Top 10 U.S. States for IT Spending

Growth in IT business spending in these United States has been pretty robust during the past few years. However, not all states are created equal, as a new IDC ranking of the top U.S. states for IT expenditures shows. If you’re thinking about a career-related move sometime soon, you might want to read on.

According to IDC’s report, the top 10 states for IT spending among enterprises are:


1. California
2. New York
3. Texas
4. Illinois
5. Florida
6. Pennsylvania
7. Ohio
8. New Jersey
9. North Carolina
10. Georgia


Incidentally, this list is very similar to the top 10 U.S. states in terms of population. Most of these contain at least one major urban area, and all are economic powerhouses in their own right. (For example, if California was an independent country, its economy would be ranked in the top 10 internationally.) “The economy plays a significant role in IT spending, and not just at the state level, but for IT in general,” said Jessica Goepfert, IDC’s director of U.S. vertical industry research and co-author of the report. “If you look at some states that have been a bit slower to recover—like Illinois and Pennsylvania—you see that we expect slower-than-average IT spending growth as well.”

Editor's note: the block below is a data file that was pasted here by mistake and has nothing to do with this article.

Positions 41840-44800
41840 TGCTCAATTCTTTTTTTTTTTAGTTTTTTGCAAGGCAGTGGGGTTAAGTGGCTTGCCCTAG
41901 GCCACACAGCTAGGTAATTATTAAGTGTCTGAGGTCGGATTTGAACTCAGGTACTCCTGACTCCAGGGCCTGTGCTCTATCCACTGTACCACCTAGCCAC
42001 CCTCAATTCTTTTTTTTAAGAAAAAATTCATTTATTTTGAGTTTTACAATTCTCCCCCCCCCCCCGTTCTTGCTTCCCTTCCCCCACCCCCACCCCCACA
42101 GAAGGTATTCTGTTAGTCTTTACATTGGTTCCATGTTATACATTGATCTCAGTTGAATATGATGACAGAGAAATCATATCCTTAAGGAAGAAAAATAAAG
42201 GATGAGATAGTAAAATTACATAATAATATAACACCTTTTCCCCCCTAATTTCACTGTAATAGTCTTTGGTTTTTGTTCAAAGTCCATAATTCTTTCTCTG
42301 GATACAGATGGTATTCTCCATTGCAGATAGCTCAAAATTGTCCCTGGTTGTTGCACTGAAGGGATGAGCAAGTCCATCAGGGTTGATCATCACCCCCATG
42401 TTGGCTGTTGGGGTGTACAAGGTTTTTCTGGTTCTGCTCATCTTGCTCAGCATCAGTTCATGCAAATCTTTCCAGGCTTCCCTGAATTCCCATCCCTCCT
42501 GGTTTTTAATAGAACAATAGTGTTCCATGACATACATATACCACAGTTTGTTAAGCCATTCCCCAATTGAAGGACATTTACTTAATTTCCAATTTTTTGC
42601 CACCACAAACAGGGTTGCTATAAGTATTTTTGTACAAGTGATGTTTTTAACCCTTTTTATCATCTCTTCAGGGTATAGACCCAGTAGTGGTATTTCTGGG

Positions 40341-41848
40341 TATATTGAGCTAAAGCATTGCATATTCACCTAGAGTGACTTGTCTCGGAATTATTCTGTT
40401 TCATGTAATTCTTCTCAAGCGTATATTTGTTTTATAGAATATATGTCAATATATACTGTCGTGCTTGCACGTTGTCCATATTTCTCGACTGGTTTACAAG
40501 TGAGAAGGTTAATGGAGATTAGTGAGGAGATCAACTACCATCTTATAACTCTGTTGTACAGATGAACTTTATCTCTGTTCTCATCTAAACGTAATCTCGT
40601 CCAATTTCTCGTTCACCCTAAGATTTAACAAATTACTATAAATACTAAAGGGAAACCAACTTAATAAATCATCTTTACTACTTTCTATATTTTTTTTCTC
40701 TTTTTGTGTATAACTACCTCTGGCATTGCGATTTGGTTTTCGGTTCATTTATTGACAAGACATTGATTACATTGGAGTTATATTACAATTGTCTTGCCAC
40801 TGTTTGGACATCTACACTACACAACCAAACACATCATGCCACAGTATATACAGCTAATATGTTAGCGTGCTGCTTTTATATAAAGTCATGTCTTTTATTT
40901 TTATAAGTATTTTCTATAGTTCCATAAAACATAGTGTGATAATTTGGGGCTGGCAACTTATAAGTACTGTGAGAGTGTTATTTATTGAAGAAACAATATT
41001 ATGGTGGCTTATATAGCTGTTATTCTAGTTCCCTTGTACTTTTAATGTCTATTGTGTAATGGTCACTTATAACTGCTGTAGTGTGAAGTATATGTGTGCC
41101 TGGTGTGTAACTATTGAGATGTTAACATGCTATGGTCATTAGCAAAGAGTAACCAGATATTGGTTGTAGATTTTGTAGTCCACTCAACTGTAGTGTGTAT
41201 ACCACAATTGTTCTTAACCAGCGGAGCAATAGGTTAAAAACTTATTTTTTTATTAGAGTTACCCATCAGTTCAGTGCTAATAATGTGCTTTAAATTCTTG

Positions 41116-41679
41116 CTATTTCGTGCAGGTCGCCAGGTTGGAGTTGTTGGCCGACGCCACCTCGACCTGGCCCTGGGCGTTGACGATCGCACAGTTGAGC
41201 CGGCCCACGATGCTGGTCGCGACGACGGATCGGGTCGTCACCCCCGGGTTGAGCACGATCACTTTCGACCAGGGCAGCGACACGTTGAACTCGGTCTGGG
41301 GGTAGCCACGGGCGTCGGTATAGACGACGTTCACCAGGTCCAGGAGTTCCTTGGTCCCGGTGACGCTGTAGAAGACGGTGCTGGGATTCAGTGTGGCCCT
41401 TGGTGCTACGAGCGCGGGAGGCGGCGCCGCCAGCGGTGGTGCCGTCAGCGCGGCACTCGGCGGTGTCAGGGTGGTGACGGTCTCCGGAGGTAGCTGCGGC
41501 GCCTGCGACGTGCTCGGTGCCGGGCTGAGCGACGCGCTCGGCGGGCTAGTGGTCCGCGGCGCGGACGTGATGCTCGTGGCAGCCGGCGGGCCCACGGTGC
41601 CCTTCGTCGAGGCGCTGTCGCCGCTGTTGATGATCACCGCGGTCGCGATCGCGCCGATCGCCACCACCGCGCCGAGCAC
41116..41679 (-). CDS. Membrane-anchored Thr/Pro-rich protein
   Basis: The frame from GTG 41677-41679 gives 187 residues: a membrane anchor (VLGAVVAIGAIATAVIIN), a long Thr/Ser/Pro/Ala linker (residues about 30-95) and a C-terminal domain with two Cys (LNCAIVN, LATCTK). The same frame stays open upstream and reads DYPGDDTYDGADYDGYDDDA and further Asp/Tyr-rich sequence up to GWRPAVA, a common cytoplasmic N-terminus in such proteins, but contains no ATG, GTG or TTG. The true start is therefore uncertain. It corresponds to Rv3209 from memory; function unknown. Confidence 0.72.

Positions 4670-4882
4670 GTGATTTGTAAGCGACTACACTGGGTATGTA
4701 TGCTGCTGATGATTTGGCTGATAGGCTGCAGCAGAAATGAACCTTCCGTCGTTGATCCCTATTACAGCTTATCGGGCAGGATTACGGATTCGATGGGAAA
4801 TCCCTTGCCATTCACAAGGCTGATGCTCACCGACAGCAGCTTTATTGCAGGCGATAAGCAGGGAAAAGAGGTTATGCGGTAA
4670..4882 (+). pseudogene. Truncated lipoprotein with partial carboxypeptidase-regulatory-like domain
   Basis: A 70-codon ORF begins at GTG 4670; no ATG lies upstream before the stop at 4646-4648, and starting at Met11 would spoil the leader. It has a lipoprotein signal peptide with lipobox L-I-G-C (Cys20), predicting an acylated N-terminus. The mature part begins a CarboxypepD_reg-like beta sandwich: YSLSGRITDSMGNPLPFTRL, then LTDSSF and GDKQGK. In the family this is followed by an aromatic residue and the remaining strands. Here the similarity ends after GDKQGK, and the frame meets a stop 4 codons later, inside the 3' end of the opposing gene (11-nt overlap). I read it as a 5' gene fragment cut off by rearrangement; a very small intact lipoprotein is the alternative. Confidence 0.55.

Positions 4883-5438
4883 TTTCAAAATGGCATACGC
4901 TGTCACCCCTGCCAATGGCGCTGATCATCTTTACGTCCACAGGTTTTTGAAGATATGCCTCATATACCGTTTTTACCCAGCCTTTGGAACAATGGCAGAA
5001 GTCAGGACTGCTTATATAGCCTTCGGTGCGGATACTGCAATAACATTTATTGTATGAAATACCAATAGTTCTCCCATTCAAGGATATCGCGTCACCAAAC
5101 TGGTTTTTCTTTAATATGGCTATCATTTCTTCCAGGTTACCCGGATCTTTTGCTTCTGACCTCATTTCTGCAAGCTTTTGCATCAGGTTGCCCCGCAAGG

The study covered three areas: hardware, software and IT services. Of these, IT services represented the largest share of businesses’ spending on technology, accounting for nearly half of all IT expenditures in each state (with the exception of North Carolina, which has high IT services spending due to its robust banking industry). Goepfert said that the top 10 states don’t deviate much throughout the life of the forecast, but there is some “jockeying” for different positions. In fact, IDC estimates show that Georgia will actually surpass North Carolina in 2006. On the “bubble” of this list are states like Michigan, home to the U.S. automotive industry, and Massachusetts, which has a strong financial sector.


Notably absent from the list are Virginia and Maryland, which are ranked 13 and 22, respectively. To be sure, the federal government’s IT spending is substantial, but it was not gauged in this research. Still, government at all levels remains a factor in the analysis, even if it is an oblique one, Goepfert said. “The government and government incentives certainly do play a role in the business environment of any state. In New Jersey, for instance, there have been several government-incented deals to help stimulate the life sciences industry.”


For more information, see http://www.idc.com.

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